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      Hemostasis, Platelet Functions, Serotonin and Serum Lipids during Omega-3 Fatty Acid Treatment in Patients with Glomerulonephritis

      a , a , b , b , a

      Nephron

      S. Karger AG

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          A controlled trial of fish oil in IgA nephropathy. Mayo Nephrology Collaborative Group.

          The n-3 fatty acids in fish oil affect eicosanoid and cytokine production and therefore have the potential to alter renal hemodynamics and inflammation. The effects of fish oil could prevent immunologic renal injury in patients with IgA nephropathy. In a multicenter, placebo-controlled, randomized trial we tested the efficacy of fish oil in patients with IgA nephropathy who had persistent proteinuria. The daily dose of fish oil was 12 g; the placebo was a similar dose of olive oil. Serum creatinine concentrations, elevated in 68 percent of the patients at base line, and creatinine clearance were measured for two years. The primary end point was an increase of 50 percent or more in the serum creatinine concentration at the end of the study. Fifty-five patients were assigned to receive fish oil, and 51 to receive placebo. According to Kaplan-Meier estimation, 3 patients (6 percent) in the fish-oil group and 14 (33 percent) in the placebo group had increases of 50 percent or more in their serum creatinine concentrations during treatment (P = 0.002). The annual median changes in the serum creatinine concentrations were 0.03 mg per deciliter (2.7 mumol per liter) in the fish-oil group and 0.14 mg per deciliter (12.4 mumol per liter) in the placebo group. Proteinuria was slightly reduced and hypertension was controlled to a comparable degree in both groups. The cumulative percentage of patients who died or had end-stage renal disease was 40 percent in the placebo group after four years and 10 percent in the fish-oil group (P = 0.006). No patient discontinued fish-oil treatment because of adverse effects. In patients with IgA nephropathy, treatment with fish oil for two years retards the rate at which renal function is lost.
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            Serotonin (5-hydroxytryptamine, 5-HT) enhances migration of rat aortic smooth muscle cells through 5-HT2 receptors.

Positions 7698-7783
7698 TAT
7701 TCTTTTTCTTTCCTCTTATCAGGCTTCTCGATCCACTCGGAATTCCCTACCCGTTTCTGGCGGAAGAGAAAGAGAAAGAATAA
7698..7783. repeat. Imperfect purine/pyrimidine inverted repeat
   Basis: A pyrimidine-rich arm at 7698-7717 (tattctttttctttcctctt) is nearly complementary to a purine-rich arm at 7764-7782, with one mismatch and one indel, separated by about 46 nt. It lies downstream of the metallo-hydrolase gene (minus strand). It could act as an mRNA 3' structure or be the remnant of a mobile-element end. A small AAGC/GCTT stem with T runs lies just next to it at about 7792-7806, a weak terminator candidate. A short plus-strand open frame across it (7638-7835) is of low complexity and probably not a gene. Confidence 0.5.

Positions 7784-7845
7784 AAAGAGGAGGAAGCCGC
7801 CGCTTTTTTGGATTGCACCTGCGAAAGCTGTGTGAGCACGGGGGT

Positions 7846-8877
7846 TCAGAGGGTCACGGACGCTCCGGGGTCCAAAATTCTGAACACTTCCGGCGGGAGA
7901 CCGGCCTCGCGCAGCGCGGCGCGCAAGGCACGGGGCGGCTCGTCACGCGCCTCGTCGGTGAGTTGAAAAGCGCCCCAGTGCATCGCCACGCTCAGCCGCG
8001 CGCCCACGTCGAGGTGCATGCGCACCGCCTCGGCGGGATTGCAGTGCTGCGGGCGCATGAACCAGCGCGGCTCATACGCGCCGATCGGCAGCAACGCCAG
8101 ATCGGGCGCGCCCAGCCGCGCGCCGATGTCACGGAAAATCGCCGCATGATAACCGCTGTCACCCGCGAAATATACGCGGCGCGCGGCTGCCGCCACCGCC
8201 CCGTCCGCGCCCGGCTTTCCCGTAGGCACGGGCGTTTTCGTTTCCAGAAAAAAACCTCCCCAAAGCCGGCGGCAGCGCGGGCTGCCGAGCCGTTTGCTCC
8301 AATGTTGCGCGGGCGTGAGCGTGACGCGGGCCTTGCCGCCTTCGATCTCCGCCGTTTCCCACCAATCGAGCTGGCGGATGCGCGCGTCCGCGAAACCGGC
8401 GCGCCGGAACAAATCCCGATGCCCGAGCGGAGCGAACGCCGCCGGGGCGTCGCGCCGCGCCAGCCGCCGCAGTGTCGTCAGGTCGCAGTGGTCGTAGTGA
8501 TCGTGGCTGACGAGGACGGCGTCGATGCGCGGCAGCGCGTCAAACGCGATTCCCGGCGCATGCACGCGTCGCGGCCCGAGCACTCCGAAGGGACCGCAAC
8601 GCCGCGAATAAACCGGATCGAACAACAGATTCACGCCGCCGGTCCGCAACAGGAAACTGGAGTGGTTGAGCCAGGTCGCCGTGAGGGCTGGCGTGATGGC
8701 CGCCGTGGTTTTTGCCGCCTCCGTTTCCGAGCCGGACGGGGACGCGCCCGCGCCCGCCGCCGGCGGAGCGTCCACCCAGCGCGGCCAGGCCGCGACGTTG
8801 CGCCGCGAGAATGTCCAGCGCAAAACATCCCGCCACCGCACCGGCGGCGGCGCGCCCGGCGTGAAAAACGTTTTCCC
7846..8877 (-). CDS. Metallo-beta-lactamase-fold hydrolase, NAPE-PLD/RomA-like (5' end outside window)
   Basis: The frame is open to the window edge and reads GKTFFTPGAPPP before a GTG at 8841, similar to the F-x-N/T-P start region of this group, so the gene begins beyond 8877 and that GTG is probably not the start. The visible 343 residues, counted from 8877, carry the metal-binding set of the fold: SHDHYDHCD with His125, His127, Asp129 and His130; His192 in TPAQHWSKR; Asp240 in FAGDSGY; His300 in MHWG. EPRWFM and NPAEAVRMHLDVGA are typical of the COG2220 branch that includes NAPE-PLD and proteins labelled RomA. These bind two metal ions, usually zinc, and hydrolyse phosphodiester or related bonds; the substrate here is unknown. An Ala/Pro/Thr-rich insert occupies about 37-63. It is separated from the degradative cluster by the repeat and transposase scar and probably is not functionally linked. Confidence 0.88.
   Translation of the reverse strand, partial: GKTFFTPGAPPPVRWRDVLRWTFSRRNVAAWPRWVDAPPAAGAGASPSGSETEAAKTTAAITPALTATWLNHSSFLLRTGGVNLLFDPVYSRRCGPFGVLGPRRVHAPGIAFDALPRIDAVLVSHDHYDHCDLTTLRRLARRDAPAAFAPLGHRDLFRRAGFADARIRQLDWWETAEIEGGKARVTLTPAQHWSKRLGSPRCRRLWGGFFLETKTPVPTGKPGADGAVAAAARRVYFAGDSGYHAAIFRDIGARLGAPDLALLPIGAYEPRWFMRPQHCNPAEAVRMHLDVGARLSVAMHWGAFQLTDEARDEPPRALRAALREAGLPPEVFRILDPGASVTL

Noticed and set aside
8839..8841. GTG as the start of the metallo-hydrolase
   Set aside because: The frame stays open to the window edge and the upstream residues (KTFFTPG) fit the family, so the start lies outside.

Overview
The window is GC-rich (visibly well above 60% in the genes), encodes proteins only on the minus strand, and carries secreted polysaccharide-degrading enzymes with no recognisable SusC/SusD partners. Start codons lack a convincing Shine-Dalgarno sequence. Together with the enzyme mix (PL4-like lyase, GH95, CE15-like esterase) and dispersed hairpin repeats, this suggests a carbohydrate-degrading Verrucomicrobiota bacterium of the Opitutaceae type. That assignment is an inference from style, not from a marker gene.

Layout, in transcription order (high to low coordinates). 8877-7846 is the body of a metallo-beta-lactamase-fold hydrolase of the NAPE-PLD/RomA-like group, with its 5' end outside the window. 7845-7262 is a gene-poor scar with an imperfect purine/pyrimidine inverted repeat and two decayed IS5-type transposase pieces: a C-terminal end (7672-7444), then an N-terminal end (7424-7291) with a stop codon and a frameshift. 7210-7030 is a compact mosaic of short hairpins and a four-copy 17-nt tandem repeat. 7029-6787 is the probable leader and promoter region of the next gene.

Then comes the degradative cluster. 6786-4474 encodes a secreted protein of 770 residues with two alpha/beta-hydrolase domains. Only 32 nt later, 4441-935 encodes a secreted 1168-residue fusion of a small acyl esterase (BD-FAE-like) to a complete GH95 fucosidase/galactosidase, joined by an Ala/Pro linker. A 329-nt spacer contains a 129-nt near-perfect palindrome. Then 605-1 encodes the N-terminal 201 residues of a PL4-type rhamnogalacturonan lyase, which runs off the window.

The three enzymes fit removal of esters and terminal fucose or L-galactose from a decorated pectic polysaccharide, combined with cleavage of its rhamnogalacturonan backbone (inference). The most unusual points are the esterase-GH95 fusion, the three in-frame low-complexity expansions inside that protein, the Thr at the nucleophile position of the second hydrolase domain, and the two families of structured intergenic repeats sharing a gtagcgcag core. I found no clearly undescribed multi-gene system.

K Tamura (1997)
            The effects of serotonin on migration of cultured rat aortic smooth muscle cells (SMC) were studied to clarify the role of this substance in the pathogenesis of atherosclerosis. Serotonin alone did not stimulate SMC migration but stimulated it at physiological concentrations in the presence of other migration factors such as SMC-derived migration factor, platelet-derived migration factor and fibronectin. Checker-board analysis revealed that the serotonin effect was chemotactic. Moreover, serotonin effects were completely abolished by a selective inhibitor of the 5-HT2 receptor (MCI-9042), indicating that serotonin effects were mediated through the 5-HT2 receptor pathway. Finally, serotonin effects were also abolished by a phospholipase C inhibitor, U73122, suggesting that the 5-HT2 receptor mediated signal of serotonin was transduced by PLC. The results suggest that platelet-derived serotonin plays some role in the SMC dominant neointima formation.
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              Author and article information

              Journal
              NEF
              Nephron
              10.1159/issn.1660-8151
              Nephron
              S. Karger AG
              1660-8151
              2235-3186
              1998
              September 1998
              04 September 1998
              : 80
              : 1
              : 94-96
              Affiliations
              Departments of a Nephrology and b Pharmacodynamics, Medical University, Białystok, Poland
              Article
              45140 Nephron 1998;80:94–96
              10.1159/000045140
              9730718
              © 1998 S. Karger AG, Basel

              Copyright: All rights reserved. No part of this publication may be translated into other languages, reproduced or utilized in any form or by any means, electronic or mechanical, including photocopying, recording, microcopying, or by any information storage and retrieval system, without permission in writing from the publisher. Drug Dosage: The authors and the publisher have exerted every effort to ensure that drug selection and dosage set forth in this text are in accord with current recommendations and practice at the time of publication. However, in view of ongoing research, changes in government regulations, and the constant flow of information relating to drug therapy and drug reactions, the reader is urged to check the package insert for each drug for any changes in indications and dosage and for added warnings and precautions. This is particularly important when the recommended agent is a new and/or infrequently employed drug. Disclaimer: The statements, opinions and data contained in this publication are solely those of the individual authors and contributors and not of the publishers and the editor(s). The appearance of advertisements or/and product references in the publication is not a warranty, endorsement, or approval of the products or services advertised or of their effectiveness, quality or safety. The publisher and the editor(s) disclaim responsibility for any injury to persons or property resulting from any ideas, methods, instructions or products referred to in the content or advertisements.

              Page count
              Figures: 1, Tables: 1, References: 21, Pages: 3
              Product
              Self URI (application/pdf): https://www.karger.com/Article/Pdf/45140
              Categories
              Letter to the Editor

              Cardiovascular Medicine, Nephrology

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